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SHANGHAI (Reuters) - Chinese fund managers have trimmed their suggested equity exposure for the next three months to the lowest in 6 months due to soured risk appetite amid tighter government regulations to contain speculation.
China's politburo, a top decision-making body of the ruling Communist Party, held the 40th study meeting on national financial security and stability this week, and President Xi Jinping made a rare speech on financial stability.
"We think it sends an important signal to support the ongoing tightening of financial regulation and enforcement," Citi wrote in a recent note.
The fund managers cut their suggested equity allocations to 76.3 percent, according to a poll of eight China-based fund managers conducted this week, down from 79.4 percent a month earlier.
It is the third straight month that asset managers have recommended cutting equity exposure.
The fund managers have, meanwhile, raised their suggested bond allocations for the coming three months to 11.3 percent from 7.5 percent a month ago.
They have also reduced recommended cash allocations to 12.5 percent, from 13.1 percent in the previous month.
"The decline in the second half of April was driven more by soured sentiment, as speculative money suffered setbacks. It could take time for the market to recover," a South China-based fund manager said.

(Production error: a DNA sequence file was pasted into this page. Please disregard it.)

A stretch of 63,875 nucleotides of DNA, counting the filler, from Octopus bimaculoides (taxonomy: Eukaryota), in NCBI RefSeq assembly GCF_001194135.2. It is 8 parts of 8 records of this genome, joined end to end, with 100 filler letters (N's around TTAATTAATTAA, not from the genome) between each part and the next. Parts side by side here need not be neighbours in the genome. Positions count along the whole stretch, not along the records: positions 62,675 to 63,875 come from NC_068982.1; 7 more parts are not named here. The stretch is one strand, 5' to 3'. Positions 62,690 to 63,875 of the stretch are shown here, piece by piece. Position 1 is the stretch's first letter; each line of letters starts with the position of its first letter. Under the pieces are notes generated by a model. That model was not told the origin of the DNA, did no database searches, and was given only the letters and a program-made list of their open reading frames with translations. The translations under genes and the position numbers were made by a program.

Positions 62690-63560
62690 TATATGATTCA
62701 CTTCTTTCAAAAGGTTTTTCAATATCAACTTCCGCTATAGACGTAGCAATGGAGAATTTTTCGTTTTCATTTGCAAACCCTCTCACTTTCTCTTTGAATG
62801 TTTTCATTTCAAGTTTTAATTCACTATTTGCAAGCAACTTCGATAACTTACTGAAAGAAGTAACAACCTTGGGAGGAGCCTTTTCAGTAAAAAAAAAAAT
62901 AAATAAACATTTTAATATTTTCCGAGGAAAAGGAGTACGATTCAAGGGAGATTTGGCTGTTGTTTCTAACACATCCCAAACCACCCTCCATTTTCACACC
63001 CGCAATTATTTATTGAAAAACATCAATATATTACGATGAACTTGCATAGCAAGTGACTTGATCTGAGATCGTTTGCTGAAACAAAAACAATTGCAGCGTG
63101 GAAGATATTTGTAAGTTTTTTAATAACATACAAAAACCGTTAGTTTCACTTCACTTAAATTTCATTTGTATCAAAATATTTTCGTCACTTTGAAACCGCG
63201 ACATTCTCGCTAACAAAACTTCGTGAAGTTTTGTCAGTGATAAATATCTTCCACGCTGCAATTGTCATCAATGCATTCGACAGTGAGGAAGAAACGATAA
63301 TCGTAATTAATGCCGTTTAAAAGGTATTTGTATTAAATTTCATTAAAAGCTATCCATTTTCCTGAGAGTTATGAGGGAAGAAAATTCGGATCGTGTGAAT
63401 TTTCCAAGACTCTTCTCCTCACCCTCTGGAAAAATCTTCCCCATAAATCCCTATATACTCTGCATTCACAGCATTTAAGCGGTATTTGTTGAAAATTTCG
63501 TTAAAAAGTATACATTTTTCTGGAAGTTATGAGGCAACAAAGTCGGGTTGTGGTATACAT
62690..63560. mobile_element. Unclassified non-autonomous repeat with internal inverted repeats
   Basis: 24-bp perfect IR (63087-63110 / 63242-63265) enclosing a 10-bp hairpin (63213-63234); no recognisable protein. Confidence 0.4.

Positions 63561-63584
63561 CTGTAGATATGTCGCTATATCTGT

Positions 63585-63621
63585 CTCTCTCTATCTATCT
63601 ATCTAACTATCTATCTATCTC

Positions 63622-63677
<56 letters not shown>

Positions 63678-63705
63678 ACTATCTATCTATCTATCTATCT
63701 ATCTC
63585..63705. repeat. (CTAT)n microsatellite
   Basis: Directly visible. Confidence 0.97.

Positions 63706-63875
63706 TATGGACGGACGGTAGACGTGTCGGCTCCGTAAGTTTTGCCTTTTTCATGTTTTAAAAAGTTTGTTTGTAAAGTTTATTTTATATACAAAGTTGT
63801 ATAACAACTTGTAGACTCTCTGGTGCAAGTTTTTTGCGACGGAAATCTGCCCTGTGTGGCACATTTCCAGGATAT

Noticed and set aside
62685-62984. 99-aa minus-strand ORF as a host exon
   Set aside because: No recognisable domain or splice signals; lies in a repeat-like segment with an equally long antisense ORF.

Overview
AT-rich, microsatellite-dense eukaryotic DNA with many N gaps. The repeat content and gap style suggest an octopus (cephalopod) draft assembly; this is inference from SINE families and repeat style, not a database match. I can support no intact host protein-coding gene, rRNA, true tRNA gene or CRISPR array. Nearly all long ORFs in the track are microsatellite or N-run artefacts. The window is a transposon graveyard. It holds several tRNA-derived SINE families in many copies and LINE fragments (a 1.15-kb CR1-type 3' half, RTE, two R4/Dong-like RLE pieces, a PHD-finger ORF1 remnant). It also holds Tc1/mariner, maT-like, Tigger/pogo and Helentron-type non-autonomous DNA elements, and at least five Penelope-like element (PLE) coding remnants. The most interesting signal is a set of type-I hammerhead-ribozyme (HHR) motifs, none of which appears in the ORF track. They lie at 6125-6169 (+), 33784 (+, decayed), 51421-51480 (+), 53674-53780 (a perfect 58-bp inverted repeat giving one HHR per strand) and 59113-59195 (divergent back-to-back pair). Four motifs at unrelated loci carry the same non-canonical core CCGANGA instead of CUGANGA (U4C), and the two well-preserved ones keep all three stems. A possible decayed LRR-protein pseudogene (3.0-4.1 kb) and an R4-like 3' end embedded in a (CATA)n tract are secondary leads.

Overall, the correction in the benchmark indexes was relatively sufficient given the recent sharp decline, a Shanghai-based fund manager said, adding there could be a rebound if the market steadies.
Average recommended allocations to financial stocks were raised to 15.6 percent from 12.5 percent, but recommended allocations to consumer stocks were down to 27.5 percent from 32.5 percent, indicating blue chips with lower valuations were favored as investors remained cautious for the moment.
"For now we prefer value investing, as it would take time to restore confidence in the market," another Shanghai-based fund manager said, referring to a long-term approach with focus on companies' fundamentals and growth prospects.
Investors shall refrain from "concept" stocks - usually small-cap and speculative plays, said the manager, adding he prefers the "One Belt, One Road" theme, cyclical stocks and financial plays.
"One Belt, One Road" is a signature economic policy of Chinese President Xi Jinping, envisioning massive infrastructure spending to link China to the rest of Asia and Europe.
Reporting by David Lin, Luoyan Liu and John Ruwitch; Editing by Jacqueline Wong